Rheumatic Heart Disease
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Rheumatic heart disease is a condition in which permanent damage to heart valves is caused by rheumatic fever. The heart valve is damaged by a disease process that generally begins with a strep throat caused by streptococcus A bacteria, that may eventually cause rheumatic fever.
- Rheumatic fever, an inflammatory disease, can affect many connective tissues, especially in the heart, joints, skin, or brain.
- Rheumatic fever can occur at any age, but usually occurs in children five to 15 years old.
- Rheumatic fever causes heart damage - particularly scarring of the heart valves - forcing the heart to work harder to pump blood and may eventually cause congestive heart failure.
The following are the most common symptoms for rheumatic fever; however, each individual may experience symptoms differently. Symptoms, which vary greatly, typically begin one to six weeks after a bout of strep throat, although, in some cases, the infection may have been too mild to have been recognized. Symptoms may include:
- swollen, tender, red and extremely painful joints - particularly the knees, ankles, elbows, or wrists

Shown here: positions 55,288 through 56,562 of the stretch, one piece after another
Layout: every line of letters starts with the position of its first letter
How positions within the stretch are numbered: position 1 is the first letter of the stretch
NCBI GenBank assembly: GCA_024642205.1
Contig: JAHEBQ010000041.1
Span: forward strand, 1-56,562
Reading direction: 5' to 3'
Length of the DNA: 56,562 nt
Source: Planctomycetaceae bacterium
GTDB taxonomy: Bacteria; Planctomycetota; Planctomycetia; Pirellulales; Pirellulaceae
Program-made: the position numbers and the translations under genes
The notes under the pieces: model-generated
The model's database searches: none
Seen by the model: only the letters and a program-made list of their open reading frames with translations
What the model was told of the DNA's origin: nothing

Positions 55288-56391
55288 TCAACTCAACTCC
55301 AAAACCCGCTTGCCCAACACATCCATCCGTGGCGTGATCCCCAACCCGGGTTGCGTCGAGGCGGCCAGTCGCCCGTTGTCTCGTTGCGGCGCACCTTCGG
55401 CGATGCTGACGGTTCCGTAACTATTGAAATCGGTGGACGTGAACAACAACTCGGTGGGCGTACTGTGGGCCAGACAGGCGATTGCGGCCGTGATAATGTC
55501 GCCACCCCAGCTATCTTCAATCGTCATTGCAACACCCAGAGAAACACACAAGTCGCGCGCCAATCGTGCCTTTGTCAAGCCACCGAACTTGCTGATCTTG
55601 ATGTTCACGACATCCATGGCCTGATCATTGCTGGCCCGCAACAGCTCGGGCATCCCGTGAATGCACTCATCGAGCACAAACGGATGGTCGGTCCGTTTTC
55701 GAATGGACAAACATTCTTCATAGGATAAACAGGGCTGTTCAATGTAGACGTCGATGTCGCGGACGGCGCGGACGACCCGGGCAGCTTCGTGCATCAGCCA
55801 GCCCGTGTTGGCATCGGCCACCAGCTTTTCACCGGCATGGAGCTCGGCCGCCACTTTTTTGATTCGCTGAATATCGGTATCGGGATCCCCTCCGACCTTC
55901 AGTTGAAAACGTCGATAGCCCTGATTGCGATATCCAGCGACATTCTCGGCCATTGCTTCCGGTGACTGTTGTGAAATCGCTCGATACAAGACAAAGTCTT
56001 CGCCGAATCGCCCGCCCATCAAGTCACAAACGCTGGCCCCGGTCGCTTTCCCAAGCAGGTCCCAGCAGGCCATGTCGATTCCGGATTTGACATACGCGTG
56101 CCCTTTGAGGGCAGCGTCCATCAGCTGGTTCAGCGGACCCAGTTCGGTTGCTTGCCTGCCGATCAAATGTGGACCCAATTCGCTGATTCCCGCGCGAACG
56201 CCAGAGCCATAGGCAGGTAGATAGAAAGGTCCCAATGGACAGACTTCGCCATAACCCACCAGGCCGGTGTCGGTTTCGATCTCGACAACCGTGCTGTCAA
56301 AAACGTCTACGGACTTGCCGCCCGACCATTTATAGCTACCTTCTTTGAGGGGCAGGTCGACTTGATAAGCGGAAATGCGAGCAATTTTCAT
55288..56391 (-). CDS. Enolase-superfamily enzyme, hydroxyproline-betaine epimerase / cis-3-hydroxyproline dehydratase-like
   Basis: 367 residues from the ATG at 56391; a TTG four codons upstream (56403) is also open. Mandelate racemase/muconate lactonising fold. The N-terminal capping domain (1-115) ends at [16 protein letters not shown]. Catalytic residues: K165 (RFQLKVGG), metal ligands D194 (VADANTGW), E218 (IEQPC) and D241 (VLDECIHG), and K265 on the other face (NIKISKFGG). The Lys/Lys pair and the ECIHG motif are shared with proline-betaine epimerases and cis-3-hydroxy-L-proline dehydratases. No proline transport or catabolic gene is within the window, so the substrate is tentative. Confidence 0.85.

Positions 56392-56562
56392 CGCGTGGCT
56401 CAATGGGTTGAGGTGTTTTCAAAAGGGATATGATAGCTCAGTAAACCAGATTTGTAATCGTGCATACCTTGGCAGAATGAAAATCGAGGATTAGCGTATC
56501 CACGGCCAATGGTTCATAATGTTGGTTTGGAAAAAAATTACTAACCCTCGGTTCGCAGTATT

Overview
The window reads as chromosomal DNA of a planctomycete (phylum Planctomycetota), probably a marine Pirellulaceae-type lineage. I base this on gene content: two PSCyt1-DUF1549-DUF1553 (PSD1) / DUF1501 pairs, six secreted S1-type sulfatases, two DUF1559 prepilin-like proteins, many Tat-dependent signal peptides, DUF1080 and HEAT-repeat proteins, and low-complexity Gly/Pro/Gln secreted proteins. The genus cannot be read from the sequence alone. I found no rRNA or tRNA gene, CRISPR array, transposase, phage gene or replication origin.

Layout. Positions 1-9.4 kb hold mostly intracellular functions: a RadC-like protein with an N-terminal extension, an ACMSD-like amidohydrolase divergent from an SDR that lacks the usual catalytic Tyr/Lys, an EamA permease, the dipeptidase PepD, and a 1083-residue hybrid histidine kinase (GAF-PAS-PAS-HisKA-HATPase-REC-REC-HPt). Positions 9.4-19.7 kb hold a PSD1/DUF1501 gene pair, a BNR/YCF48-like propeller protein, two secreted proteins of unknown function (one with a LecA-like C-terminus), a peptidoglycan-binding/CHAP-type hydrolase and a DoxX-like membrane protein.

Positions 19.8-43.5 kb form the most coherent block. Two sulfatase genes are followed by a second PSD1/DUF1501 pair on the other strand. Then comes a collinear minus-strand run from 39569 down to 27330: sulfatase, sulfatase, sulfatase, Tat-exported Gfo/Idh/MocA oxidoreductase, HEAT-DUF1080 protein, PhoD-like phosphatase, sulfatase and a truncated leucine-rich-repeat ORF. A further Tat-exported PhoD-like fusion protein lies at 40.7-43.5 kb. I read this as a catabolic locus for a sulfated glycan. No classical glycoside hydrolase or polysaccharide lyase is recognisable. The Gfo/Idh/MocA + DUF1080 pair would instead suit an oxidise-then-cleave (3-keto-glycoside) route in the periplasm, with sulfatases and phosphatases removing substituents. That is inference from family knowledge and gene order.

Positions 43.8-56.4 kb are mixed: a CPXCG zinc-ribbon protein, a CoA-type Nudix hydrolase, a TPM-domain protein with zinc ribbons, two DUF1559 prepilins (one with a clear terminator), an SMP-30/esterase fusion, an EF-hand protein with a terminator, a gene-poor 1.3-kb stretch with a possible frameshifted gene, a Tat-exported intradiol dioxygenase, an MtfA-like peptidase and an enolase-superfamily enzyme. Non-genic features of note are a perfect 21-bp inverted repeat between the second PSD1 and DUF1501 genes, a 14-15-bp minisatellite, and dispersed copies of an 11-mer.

- nodules over swollen joints
- red, raised, lattice-like rash, usually on the chest, back, and abdomen
- uncontrolled movements of arms, legs, or facial muscles
- weakness and shortness of breath
The symptoms of rheumatic fever may resemble other bone disorders or medical problems. Consult your physician for a diagnosis.
Specific treatment for rheumatic heart disease will be determined by your physician based on:
- your overall health and medical history
- extent of the disease
- your tolerance for specific medications, procedures, or therapies
- expectations for the course of the disease
- your opinion or preference
Since rheumatic fever is the cause of rheumatic heart disease, the best treatment is to prevent rheumatic fever from occurring. Penicillin and other antibiotics can usually treat strep throat (a streptococcus A bacterial infection) and stop acute rheumatic fever from developing.
Persons who have previously contracted rheumatic fever are often given continuous (daily or monthly) antibiotic treatments, possibly for life, to prevent future attacks of rheumatic fever and lower the risk of heart damage. Antibiotic therapy has sharply reduced the incidence and mortality rate of rheumatic fever/rheumatic heart disease. To reduce inflammation, aspirin, steroids, or non-steroidal medications may be given. Surgery may be necessary to repair or replace the damaged valve.
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Online Resources of Cardiovascular Disease